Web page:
The next event of note is the conquest and colonization of Armorica, by Maximus, a Roman general, and Conan, lord of Miniadoc or Denbigh-land, in Wales. The name of the country was changed to Brittany, or Lesser Britain; and so completely was it possessed by the British colonists, that the language became assimilated to that spoken in Wales, and it is said that to this day the peasantry of the two countries can understand each other when speaking their native language.
The Romans eventually succeeded in establishing themselves in the island, and after the lapse of several generations they became blended with the natives so that no distinction existed between the two races. When at length the Roman armies were withdrawn from Britain, their departure was a matter of regret to the inhabitants, as it left them without protection against the barbarous tribes, Scots, Picts, and Norwegians, who harassed the country incessantly. This was the state of things when the era of King Arthur began.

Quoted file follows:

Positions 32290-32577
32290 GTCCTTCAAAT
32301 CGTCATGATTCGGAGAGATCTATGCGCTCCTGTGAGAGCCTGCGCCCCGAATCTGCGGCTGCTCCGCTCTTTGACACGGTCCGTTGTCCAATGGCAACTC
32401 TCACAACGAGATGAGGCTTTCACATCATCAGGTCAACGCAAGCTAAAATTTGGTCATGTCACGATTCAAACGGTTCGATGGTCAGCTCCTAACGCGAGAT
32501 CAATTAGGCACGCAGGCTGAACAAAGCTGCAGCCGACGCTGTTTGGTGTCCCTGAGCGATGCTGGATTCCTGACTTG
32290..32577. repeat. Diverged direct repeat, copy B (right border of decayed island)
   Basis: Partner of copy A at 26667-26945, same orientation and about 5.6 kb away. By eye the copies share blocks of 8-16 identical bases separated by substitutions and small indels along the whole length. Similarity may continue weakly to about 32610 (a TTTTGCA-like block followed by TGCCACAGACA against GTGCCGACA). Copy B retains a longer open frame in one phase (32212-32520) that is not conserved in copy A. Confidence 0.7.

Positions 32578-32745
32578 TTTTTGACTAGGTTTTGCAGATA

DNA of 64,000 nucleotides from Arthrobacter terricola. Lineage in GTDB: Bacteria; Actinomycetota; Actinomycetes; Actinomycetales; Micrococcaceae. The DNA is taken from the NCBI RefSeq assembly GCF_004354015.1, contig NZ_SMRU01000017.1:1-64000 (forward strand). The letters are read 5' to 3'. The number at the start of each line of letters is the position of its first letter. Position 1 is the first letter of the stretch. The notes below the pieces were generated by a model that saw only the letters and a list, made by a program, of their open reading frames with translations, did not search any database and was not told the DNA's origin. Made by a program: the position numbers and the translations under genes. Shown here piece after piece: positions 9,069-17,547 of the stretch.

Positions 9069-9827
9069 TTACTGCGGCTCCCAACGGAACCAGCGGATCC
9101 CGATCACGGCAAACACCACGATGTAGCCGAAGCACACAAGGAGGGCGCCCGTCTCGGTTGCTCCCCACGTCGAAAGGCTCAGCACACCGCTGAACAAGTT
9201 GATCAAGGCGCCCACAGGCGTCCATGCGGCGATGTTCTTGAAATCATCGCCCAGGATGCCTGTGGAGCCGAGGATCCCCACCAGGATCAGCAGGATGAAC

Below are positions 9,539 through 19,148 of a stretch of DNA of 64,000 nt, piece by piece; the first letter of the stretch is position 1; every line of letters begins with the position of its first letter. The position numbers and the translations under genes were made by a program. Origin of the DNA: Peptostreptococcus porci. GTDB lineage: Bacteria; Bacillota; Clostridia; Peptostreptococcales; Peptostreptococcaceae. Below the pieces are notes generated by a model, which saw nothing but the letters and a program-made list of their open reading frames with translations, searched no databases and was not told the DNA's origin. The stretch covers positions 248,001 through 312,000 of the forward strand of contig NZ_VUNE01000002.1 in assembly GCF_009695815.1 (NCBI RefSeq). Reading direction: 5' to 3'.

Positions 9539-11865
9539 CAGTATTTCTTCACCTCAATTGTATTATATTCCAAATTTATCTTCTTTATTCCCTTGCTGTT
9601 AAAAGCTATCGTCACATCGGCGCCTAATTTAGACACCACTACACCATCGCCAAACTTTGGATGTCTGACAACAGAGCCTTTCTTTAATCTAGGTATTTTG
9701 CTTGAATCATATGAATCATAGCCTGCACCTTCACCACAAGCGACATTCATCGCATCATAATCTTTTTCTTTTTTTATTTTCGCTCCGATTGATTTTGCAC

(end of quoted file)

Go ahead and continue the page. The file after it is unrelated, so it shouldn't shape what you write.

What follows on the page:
The adventure of Albion, the giant, with Hercules is alluded to by Spenser, “Faery Queene,” Book IV., Canto xi:
“For Albion the son of Neptune
Who for the proof of his great puissance,
Out of his Albion did on dry foot pass
Into old Gaul that now is cleped France,
To fight with Hercules, that did advance
To vanquish all the world with matchless might:
And there his mortal part by great mischance
Merlin was the son of no mortal father, but of an Incubus, one of a class of beings not absolutely wicked, but far from good, who inhabit the regions of the air. Merlin’s mother was a virtuous young woman, who, on the birth of her son, intrusted him to a priest, who hurried him to the baptismal fount, and so saved him from sharing the lot of his father, though he retained many marks of his unearthly origin.
At this time Vortigern reigned in Britain. He was a usurper, who had caused the death of his sovereign, Moines, and driven the two brothers of the late king, whose names were Uther and Pendragon, into banishment. Vortigern, who lived in constant fear of the return of the rightful heirs of the kingdom, began to erect a strong tower for defence. The edifice, when brought by the workmen to a certain height, three times fell to the ground, without any apparent cause. The king consulted his astrologers on this wonderful event, and learned from them that it would be necessary to bathe the corner-stone of the foundation with the blood of a child born without a mortal father.